While many lenders will offer shorter terms because of your life stage, others will offer terms up to 35 years or for life, depending on your requirements and circumstances.

The UK population is both living and working for longer than ever. And despite the later-life lending sector being under-serviced by lenders, there’s more flexibility around approving their mortgages. 

Ultimately, the amount you can borrow depends less on your age and more on your financial circumstances. Lenders will consider your monthly income and outgoings, as well as the equity you have in your existing property or the deposit you have for a new home.

In five simple steps, find out how much you could borrow with LiveMore by using our affordability calculator.

Which is the best retirement mortgage for me?

There are four main options for borrowers aged 50 to 90+. These are; Capital and Interest (repayment) mortgages, Standard Interest Only mortgage, Retirement Interest Only (RIO) mortgage, or a Lifetime mortgage.

Lifetime mortgage 

You can apply for a Lifetime mortgage from age 55. It has no term length, and you don’t need to make any monthly payments. However, the interest accrued each month is added to the total loan balance. Interest is then charged on the new balance, meaning the amount you owe can grow quickly over time. This is known as compounding (or 'rolled-up') interest. Your mortgage is repaid when your home is sold after you pass away, you move into long-term care, or you sell your home.

As the cost of a Lifetime mortgage increases every month, the amount of equity available in the property will decrease over time. This mortgage could be ideal for someone who needs access to cash and has a low income, meaning they are unable to afford monthly payments and would like to stay in their home without needing to move. But this also means that less money is available for any beneficiaries (those named in your will as the receiver of your property), so it’s not suitable for everyone.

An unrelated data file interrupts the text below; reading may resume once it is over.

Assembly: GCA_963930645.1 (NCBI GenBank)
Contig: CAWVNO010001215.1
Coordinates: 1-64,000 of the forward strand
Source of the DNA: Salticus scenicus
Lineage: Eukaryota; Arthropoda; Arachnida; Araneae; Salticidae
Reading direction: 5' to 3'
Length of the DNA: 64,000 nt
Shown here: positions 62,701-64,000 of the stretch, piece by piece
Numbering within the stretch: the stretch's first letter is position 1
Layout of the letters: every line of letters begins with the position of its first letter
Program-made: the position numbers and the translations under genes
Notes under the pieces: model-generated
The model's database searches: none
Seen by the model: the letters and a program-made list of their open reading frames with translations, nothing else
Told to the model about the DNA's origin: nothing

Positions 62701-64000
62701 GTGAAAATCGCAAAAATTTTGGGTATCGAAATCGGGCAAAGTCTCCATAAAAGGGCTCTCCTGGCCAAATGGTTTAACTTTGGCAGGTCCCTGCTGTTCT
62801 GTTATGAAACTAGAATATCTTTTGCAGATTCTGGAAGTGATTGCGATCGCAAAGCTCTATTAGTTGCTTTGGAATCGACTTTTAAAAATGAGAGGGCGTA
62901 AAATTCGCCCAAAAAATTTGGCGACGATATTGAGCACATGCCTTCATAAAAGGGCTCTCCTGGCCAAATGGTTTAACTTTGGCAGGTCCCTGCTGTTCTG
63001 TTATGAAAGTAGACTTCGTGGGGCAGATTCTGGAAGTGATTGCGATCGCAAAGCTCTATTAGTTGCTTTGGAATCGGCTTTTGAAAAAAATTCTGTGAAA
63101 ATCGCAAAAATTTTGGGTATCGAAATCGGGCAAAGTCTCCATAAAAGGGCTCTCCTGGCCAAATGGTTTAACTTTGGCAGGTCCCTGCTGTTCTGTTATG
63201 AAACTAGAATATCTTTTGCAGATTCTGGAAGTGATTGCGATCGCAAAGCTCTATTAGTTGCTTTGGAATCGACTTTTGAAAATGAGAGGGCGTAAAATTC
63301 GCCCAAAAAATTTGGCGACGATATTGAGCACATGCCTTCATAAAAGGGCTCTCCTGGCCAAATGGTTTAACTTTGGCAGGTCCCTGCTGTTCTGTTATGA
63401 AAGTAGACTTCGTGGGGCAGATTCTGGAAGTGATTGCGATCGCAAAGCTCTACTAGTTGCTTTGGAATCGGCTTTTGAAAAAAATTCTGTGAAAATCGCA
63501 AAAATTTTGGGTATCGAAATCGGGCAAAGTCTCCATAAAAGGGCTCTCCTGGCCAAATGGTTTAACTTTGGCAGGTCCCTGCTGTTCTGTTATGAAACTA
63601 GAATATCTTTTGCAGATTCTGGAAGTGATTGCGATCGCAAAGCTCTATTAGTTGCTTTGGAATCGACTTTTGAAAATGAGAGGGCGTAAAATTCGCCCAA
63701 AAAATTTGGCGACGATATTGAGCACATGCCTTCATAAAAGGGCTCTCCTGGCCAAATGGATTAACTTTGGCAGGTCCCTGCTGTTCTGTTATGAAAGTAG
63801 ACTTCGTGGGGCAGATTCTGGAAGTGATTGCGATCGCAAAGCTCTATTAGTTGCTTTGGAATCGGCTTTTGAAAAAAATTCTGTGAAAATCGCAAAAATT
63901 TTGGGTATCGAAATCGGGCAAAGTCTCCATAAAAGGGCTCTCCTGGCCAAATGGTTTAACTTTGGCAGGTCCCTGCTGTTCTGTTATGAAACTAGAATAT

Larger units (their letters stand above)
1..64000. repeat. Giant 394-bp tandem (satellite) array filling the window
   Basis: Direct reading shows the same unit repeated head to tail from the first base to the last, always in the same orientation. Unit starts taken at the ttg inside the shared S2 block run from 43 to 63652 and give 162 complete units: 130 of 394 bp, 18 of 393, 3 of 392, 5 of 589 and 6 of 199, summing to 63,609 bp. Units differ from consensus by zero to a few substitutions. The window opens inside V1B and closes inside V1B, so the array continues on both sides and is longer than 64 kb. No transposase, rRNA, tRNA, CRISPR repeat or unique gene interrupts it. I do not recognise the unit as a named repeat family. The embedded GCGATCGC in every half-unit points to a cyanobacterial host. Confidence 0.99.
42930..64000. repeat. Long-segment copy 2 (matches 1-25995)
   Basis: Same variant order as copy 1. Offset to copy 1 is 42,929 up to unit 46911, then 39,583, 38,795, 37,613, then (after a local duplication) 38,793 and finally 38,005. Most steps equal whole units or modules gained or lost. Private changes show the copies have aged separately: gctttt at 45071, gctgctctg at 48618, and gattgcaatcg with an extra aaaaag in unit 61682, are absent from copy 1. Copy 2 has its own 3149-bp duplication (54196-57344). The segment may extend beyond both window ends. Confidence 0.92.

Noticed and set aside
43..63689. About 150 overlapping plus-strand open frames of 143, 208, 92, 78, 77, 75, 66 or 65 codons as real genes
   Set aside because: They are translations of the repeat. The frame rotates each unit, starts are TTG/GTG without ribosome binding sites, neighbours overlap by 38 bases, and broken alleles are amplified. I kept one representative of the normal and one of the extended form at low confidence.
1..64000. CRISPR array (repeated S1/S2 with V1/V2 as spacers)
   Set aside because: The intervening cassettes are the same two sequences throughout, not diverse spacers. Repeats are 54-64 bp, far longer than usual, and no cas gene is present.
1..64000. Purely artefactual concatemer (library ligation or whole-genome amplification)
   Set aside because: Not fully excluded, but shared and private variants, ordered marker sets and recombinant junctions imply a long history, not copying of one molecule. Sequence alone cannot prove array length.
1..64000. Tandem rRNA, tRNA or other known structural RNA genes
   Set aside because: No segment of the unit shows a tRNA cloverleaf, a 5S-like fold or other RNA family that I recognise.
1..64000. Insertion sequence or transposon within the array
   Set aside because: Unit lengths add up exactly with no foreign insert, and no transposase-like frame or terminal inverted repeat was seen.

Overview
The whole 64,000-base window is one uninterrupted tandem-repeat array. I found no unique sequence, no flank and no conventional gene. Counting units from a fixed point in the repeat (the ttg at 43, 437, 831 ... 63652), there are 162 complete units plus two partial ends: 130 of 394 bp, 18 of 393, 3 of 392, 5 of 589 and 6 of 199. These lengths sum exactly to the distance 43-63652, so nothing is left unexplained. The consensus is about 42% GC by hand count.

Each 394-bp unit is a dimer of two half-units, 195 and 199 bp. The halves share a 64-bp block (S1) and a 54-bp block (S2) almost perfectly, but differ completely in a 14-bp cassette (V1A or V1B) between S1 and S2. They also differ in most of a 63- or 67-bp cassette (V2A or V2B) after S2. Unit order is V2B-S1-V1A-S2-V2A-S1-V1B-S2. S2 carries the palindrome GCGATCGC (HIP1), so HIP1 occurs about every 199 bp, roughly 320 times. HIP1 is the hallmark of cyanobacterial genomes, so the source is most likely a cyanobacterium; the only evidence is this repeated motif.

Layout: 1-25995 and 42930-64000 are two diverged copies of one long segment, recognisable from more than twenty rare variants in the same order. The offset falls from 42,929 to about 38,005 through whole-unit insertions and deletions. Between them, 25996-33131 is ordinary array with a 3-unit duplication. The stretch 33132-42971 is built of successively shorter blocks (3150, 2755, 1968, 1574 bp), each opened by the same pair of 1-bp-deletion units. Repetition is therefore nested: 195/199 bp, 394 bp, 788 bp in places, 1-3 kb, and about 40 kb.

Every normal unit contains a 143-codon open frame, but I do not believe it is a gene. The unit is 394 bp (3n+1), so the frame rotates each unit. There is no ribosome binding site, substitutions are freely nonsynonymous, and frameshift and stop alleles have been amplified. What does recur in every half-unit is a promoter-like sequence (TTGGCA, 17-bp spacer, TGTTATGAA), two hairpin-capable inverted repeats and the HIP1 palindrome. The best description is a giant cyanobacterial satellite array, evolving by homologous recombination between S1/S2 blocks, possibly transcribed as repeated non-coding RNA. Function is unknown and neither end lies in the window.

Retirement Interest-Only (RIO) mortgage 

There’s no maximum age for taking out a Retirement Interest Only (RIO) mortgage, and (despite the name) you don’t actually have to be retired to apply for one, but you do need to be at least 50 years old.

A RIO mortgage has no set date that you need to pay back the loan. Instead, you make monthly interest payments, and the mortgage balance is cleared from the sale of your home - usually when you go to live with a relative, move into long-term care or when you die.

Standard Interest Only mortgage

If you’re 50 plus and retired or retiring (or even if you’re still working), a Standard Interest-only mortgage could suit you. Unlike a RIO mortgage, you have an agreed set end date for when the original loan amount will need to be repaid. You make monthly interest payments throughout your agreed term (maximum 30 years) or until the eldest borrower’s 80th birthday.

To qualify, you must show your lender that you have a plan in place to repay the original mortgage amount at the end of the term. You could do this through selling your home or from investments or other assets in your name.

Standard Capital & Interest (repayment) mortgage

You may be eligible for a Standard Capital and Interest mortgage if you’re between the ages of 50 and 85, working or retired. Each month, you pay off some of the original loan amount(the capital), as well as the interest charge. While it’s usually more expensive than our other mortgages, by the end of the agreed term you will owe nothing and will own your home, assuming you keep up with all the repayments.

You will need to pass an affordability check to make sure you can keep up with payments.

This kind of mortgage could be suitable for your retirement if you want to:

  • buy a new property
  • remortgage an existing loan
  • generate funds for home improvements, supporting offspring or for a dream holiday
  • preserve your equity in your home

Get in touch with our team

Enquire today to see if you are eligible for a LiveMore mortgage.